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The Short Form

“What the Matter Is”

Todd Grimson


Harlow got dressed, quickly packed her bag, went downstairs to pay her bill and checked out, leaving the Biltmore Hotel in Seattle as her forwarding address. She’d heard of it sometime. She took a cab to the train station, then walked a few blocks and took the trolley-car someplace else.

By now she was calming down some, gathering her wits. She checked into the Hampstead Arms on Geary Street under the name of Rosemary Carpenter. For dinner she had chops and a baked potato, sliced tomatoes, and two cups of pretty good coffee with cream and two spoonfuls of sugar. She didn’t feel like having dessert. She didn’t want to get fat like Mama Jean.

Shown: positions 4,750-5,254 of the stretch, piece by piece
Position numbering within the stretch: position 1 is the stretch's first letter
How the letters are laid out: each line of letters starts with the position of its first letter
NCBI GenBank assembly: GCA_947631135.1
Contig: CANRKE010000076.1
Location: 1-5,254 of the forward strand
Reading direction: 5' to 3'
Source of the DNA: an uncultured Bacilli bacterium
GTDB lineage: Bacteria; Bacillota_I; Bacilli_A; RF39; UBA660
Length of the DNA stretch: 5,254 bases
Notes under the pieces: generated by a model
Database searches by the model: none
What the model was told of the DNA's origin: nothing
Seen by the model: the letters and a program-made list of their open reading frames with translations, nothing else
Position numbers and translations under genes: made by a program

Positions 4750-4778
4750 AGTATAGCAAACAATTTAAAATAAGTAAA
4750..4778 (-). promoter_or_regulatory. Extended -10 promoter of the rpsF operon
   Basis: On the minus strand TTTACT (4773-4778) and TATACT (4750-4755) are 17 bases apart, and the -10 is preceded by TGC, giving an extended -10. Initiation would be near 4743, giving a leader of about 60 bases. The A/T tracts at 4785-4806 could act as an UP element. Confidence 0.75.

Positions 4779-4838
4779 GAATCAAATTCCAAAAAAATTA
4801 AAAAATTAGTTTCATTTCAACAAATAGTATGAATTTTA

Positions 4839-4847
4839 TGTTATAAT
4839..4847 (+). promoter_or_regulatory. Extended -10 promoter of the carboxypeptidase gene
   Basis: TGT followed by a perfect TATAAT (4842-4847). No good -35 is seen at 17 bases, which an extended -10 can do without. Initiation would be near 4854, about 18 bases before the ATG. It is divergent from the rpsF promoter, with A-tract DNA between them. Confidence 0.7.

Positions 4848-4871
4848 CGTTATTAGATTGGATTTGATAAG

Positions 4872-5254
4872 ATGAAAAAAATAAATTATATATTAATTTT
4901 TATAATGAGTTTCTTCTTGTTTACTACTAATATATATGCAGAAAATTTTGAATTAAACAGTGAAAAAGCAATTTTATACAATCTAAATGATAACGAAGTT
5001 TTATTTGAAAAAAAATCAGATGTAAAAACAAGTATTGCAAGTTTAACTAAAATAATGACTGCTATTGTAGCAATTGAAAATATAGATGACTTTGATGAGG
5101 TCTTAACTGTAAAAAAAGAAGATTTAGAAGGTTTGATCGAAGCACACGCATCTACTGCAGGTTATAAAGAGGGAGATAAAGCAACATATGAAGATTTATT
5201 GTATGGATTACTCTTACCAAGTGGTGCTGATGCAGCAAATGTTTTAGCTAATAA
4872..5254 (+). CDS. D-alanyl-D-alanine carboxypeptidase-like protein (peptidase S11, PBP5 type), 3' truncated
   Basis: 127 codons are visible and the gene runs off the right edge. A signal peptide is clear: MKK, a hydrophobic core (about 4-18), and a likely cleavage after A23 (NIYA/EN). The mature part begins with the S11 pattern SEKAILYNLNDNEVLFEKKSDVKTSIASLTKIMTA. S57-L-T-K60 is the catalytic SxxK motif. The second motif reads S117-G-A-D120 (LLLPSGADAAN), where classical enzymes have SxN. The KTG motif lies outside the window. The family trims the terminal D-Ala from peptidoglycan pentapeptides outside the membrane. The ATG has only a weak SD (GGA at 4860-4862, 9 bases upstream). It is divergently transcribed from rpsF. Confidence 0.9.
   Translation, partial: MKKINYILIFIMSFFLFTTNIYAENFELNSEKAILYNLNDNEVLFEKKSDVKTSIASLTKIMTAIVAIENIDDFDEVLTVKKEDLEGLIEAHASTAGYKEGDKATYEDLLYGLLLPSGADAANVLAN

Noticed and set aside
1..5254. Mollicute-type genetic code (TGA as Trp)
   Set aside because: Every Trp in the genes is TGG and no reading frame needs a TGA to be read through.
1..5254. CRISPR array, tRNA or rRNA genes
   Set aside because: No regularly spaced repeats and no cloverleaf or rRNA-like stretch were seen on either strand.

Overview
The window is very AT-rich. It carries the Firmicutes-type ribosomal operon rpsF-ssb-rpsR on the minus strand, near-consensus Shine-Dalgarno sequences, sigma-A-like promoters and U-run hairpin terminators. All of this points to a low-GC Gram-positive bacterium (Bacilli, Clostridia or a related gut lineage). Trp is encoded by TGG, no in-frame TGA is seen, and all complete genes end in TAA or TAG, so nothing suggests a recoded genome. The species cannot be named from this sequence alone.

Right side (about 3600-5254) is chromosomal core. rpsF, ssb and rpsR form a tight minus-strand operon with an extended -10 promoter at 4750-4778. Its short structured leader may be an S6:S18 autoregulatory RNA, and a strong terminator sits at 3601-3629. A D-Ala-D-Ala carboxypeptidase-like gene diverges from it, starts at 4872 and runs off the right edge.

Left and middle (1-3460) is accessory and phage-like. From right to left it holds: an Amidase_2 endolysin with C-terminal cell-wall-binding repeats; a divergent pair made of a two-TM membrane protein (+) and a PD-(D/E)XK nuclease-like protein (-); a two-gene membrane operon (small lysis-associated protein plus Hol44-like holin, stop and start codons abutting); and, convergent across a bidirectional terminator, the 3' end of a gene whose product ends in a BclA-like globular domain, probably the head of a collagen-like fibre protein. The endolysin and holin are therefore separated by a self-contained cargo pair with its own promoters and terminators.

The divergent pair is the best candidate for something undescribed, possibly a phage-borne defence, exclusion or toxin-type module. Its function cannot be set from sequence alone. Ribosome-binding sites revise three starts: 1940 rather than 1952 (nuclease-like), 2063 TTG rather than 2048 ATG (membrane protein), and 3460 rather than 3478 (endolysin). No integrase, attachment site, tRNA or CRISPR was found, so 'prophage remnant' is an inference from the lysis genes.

Wearing a robin’s egg blue print dress and beige high heels, blue hat with a pink carnation, seamed stockings, fur coat, pearls, a new application of makeup, she went out for the evening, asking the taxi driver to take her someplace where she could play blackjack and get something to drink.

“Honey, nothing comes easy in this world, you must know that by now.”

“Here you go,” she said, holding out a five dollar bill folded lengthwise, much more than she needed to pay.

The narrow streets were lined with parked cars and signs that said NO PARKING AT ANY TIME. The taxi driver passed a street-car out on the left, giving Jean an exhilarating but not exactly pleasant feeling that gravity itself might be defied—and then the cab bounced, ending the illusion, continuing its way down the hill at top speed.

“I seem to remember a place where you can lose all the money you want,” he said, unlit cigar clenched between yellow teeth. “But a woman like you going in by yourself, you know what they might think. They don’t like stray cats pawing their guests.”

We read it in Stabs at Happiness.

Originally published in Spork.